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    Weighing up options for Guyana-Suriname gas [Gas in Transition]


A private sector plan is evolving to utilise associated natural gas in the Guyana-Suriname basin, with several options now on the table. [Gas in Transition, Volume 2, Issue 4]

by: Jennifer DeLay

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Natural Gas & LNG News, Americas, Insights, Premium, Gas In Transition Articles, Vol 2, Issue 4

Weighing up options for Guyana-Suriname gas [Gas in Transition]

Guyana’s plans for the development of offshore hydrocarbon reserves encompass associated gas as well as crude oil.

More specifically, the US major ExxonMobil has reached an agreement with the government of Guyana that provides for pumping associated gas from Liza-1 and other sections of the Stabroek block to shore for various uses, including but not limited to power generation. Officials in Georgetown have said they hope gas from offshore oilfields will help transform the Guyanese economy – partly by enabling the production of cheap electricity, partly by serving as fuel for large industrial and manufacturing facilities and partly by serving as feedstock for petrochemical and chemical production.

There have also been proposals for using Guyana’s gas to benefit the region at large. In August 2021, for instance, Guyanese president Irfaan Ali and his Surinamese counterpart Chandrikapersad Santokhi began talking about setting up a regional energy network that would also incorporate French Guiana and northern Brazil. The idea has attracted interest from Brazilian president Jair Bolsonaro, but the parties postponed further talks in January 2022 and have yet to take up the matter again.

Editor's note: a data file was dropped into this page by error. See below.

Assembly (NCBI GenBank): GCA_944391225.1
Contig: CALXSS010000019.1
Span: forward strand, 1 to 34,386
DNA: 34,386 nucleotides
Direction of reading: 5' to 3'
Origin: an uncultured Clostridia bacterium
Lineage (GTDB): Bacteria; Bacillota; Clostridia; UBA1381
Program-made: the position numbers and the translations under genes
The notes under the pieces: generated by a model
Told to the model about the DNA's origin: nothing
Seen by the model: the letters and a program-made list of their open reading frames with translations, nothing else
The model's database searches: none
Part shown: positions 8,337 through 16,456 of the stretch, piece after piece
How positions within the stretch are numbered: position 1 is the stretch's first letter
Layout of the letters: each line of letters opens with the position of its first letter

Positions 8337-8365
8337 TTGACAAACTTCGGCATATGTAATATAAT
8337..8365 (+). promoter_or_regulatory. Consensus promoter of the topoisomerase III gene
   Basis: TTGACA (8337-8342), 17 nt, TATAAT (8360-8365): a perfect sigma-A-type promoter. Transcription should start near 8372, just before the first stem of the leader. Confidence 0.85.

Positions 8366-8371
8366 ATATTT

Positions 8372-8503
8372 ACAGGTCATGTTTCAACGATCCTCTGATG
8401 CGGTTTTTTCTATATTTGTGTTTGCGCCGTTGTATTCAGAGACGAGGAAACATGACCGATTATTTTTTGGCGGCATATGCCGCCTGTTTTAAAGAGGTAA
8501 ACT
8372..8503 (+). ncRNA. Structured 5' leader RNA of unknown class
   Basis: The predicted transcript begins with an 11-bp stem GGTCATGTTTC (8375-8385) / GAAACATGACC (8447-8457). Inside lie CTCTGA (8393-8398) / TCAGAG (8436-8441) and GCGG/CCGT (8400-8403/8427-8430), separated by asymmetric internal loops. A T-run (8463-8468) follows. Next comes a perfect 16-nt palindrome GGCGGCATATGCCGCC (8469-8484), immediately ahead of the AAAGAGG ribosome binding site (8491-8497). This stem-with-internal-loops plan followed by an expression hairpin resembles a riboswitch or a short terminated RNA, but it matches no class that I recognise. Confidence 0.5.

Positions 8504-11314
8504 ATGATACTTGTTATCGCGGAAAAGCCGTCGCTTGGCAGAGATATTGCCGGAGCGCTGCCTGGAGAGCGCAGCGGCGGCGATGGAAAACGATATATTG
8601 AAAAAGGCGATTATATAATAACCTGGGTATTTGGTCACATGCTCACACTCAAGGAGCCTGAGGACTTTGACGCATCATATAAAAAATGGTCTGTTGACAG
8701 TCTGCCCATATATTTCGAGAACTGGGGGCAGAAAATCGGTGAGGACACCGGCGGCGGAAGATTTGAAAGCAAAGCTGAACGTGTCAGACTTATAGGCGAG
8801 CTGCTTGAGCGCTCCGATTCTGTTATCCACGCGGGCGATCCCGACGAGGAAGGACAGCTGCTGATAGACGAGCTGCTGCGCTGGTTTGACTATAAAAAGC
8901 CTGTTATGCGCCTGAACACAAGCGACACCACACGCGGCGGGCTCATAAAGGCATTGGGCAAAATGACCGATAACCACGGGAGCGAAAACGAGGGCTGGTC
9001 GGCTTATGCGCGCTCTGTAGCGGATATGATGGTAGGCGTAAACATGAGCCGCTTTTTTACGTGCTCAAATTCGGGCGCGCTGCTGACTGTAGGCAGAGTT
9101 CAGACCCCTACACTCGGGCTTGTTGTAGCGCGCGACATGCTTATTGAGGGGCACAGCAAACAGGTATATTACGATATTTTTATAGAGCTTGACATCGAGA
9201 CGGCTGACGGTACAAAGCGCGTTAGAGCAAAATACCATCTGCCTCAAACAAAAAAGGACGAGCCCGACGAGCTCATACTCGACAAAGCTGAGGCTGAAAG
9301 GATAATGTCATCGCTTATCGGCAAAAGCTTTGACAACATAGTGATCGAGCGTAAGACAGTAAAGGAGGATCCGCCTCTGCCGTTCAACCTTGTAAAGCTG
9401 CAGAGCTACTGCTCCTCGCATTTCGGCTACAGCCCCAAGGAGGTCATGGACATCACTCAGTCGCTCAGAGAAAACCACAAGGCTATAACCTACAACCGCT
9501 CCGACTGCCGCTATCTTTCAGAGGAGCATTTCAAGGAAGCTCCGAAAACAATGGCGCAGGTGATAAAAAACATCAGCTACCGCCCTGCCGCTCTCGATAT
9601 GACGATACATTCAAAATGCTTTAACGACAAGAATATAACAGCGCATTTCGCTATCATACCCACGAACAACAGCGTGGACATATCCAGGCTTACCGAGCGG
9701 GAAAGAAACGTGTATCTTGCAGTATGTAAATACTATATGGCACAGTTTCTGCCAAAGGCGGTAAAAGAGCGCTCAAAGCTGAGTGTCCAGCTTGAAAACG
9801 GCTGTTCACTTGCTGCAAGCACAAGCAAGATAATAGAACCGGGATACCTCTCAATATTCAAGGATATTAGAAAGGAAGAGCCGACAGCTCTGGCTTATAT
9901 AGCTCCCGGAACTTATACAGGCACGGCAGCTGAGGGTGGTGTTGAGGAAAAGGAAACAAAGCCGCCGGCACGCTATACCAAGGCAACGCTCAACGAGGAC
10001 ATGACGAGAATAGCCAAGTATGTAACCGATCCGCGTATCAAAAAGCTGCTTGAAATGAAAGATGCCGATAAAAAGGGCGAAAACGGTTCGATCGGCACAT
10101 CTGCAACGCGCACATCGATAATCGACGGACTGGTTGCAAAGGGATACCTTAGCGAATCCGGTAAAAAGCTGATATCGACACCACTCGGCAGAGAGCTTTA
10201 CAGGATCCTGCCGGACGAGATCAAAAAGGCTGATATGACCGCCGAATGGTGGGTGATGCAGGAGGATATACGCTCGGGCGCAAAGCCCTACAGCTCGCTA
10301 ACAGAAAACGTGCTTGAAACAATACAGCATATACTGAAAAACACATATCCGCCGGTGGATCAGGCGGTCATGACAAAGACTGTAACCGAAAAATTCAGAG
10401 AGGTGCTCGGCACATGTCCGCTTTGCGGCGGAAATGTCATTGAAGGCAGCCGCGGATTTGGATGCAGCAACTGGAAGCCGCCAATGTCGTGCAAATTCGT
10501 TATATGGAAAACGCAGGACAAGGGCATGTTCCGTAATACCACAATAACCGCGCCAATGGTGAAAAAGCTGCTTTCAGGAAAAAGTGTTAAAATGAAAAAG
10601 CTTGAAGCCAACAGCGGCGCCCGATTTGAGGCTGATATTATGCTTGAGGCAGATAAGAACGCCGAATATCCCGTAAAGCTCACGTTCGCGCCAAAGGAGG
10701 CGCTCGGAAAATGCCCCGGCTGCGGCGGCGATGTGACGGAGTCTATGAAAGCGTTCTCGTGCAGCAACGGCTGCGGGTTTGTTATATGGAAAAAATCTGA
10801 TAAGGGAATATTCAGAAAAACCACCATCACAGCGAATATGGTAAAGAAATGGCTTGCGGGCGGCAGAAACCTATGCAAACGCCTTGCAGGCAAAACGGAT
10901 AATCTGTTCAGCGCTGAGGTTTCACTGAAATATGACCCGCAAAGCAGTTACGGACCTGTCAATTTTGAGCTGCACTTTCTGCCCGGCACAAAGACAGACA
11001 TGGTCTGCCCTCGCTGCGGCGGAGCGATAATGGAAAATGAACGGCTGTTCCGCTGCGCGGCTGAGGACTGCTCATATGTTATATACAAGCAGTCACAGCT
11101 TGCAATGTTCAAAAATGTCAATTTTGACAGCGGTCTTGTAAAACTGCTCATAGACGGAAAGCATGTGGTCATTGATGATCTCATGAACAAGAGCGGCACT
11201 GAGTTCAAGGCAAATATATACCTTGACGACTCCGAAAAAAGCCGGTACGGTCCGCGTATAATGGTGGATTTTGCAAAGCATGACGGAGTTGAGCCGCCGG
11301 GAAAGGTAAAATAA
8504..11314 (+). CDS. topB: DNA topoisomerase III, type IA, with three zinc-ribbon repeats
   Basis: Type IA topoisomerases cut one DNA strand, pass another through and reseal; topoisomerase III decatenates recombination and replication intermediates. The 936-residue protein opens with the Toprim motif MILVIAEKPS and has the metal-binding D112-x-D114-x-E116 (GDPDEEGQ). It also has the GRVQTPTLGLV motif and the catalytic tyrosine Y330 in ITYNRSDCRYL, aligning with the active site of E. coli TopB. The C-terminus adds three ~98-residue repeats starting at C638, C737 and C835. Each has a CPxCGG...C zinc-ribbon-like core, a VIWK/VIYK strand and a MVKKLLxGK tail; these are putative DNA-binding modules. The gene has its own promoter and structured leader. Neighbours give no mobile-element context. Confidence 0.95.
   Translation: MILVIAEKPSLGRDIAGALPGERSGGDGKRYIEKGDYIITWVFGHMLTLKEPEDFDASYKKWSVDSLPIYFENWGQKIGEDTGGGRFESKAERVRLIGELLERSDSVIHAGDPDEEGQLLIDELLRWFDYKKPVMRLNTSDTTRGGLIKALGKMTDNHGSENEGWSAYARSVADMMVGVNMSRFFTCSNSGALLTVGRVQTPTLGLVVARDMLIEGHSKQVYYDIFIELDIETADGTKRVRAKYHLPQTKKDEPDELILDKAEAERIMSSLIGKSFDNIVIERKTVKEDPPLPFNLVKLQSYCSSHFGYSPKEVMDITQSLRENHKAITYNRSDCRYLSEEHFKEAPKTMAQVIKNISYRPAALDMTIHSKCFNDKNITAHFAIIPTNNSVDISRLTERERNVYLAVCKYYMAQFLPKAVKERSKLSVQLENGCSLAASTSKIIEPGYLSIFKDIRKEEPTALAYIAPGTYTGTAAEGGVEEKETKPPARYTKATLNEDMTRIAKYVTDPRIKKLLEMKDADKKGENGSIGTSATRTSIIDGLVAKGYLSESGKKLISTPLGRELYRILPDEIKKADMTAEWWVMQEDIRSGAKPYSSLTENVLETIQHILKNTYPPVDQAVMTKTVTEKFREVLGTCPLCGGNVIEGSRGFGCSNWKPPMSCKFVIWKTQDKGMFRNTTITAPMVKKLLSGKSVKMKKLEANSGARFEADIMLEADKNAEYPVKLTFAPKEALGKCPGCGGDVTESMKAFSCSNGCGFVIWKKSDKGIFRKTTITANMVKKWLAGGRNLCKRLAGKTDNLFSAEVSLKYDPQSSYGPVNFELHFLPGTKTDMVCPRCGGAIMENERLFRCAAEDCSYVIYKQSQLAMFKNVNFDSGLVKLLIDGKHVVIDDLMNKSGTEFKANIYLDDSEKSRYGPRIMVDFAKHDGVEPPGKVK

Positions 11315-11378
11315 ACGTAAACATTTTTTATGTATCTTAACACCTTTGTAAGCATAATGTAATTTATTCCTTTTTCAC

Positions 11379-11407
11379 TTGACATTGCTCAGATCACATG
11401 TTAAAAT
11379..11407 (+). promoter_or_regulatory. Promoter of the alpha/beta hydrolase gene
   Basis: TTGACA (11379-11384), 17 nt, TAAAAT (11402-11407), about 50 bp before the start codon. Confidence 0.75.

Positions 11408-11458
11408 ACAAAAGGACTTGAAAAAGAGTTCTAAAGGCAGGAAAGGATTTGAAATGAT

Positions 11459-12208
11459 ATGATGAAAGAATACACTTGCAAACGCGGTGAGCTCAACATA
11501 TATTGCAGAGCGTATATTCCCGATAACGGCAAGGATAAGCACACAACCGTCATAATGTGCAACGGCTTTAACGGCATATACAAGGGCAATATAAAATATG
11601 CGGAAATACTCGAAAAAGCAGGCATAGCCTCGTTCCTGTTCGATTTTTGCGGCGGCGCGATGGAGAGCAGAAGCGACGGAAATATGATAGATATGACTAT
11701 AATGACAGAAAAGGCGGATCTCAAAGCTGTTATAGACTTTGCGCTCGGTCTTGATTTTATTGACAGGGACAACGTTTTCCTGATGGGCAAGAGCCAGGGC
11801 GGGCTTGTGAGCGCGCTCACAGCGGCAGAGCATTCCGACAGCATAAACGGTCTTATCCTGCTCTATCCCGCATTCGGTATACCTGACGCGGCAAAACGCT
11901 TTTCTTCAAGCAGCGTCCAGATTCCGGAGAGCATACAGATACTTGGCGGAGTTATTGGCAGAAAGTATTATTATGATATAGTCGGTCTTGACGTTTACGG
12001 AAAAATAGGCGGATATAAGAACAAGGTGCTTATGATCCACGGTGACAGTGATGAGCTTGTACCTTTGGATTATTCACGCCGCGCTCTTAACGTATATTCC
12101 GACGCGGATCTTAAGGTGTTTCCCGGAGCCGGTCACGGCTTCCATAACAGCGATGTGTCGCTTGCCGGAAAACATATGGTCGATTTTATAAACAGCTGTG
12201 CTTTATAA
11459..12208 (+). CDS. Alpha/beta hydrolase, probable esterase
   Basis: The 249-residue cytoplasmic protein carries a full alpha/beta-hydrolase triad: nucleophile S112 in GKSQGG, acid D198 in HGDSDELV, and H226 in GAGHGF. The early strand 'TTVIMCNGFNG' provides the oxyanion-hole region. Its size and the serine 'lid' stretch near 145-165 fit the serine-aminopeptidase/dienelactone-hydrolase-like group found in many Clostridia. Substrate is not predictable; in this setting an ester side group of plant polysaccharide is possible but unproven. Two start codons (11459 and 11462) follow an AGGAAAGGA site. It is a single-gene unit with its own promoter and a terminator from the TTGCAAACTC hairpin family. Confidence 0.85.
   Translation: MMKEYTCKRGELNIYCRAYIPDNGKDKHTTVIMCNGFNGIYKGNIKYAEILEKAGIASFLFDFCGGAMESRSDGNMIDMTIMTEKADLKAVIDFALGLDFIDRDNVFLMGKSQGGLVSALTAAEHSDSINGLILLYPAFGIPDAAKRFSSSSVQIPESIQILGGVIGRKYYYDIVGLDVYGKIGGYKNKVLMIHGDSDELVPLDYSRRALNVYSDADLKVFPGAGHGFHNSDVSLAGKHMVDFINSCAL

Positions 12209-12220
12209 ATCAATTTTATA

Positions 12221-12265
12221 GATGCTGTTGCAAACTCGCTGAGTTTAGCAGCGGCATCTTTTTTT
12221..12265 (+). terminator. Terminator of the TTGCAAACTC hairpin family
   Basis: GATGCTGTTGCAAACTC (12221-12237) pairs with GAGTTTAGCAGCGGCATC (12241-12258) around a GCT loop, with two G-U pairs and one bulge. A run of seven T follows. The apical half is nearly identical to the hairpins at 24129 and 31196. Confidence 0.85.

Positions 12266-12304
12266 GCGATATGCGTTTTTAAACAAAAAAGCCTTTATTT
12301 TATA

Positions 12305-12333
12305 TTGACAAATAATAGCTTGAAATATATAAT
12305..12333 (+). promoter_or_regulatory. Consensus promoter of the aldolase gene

Meanwhile, a third gas-to-power (GTP) option has emerged. It does not resemble the agreement between Georgetown and ExxonMobil, in that it’s not tied to a specific project, and it isn’t much like the proposed regional energy network, in that it’s being championed by private-sector investors rather than government officials. It also appears to be changing in response to current market conditions.

First version: Offshore gas hub

The project in question has evolved quickly, and it may not even have reached its final form yet.

The initial version envisioned the establishment of a gas hub – that is, a facility capable of receiving associated gas from oilfields off the coast of both Guyana and Suriname and then directing it either to shore for local use or to an offshore liquefaction plant for export as LNG. Phoenix Development Co (PDC), a Houston-based group set up by investors from multiple countries, appears to have begun pursuing this plan early last year, saying it expected to spend $2bn.

This version of the project tied in with PDC’s other projects – namely, the Deep-Water Port and Special Economic Zone (SEZ) facilities that the company is slated to build in cooperation with Havenbeheer Suriname (HBS), the port authority of Paramaribo. Indeed, PDC saw the hub as essential for the DWP and SEZ, both of which will be constructed along Suriname’s western coast, noting that it would supply both with gas, thereby providing them with the affordable and reliable access to fuel and energy they need to attract high-value tenants.

In mid-February of 2022, PDC said in a statement that it had teamed up with Make a Difference Ventures (MAD), a clean energy investment platform based in Idaho, to award a contract to Dallas-based Schwob Energy Services (SES) for front-end engineering and design (FEED) services on the facility. It did not reveal the value of the contract, but it did report that SES would be drawing up plans for construction of the hub. It also stated that the facility would be built in the deepwater section of Suriname’s offshore zone and would include delivery, storage and off-loading facilities, plus a gas liquefaction plant and pipeline connections.

Additionally, it said the hub could serve as a destination for associated gas from offshore oilfields in the Guyana-Suriname basin. The facility would move some of this gas into pipelines for delivery to shore, while sending the remaining volumes to the gas liquefaction plant for processing into LNG, which could then be transferred to tankers for export, it explained. This LNG plant would have a single production train with a capacity of 4mn metric tons/year, it said.

In its February statement, PDC declared that the establishment of this gas hub and LNG plant would help reduce the environmental impact of oil development in the Guyana-Suriname basin. Providing a destination for associated gas from local oilfields ensures that the gas can be used rather than flared, it explained.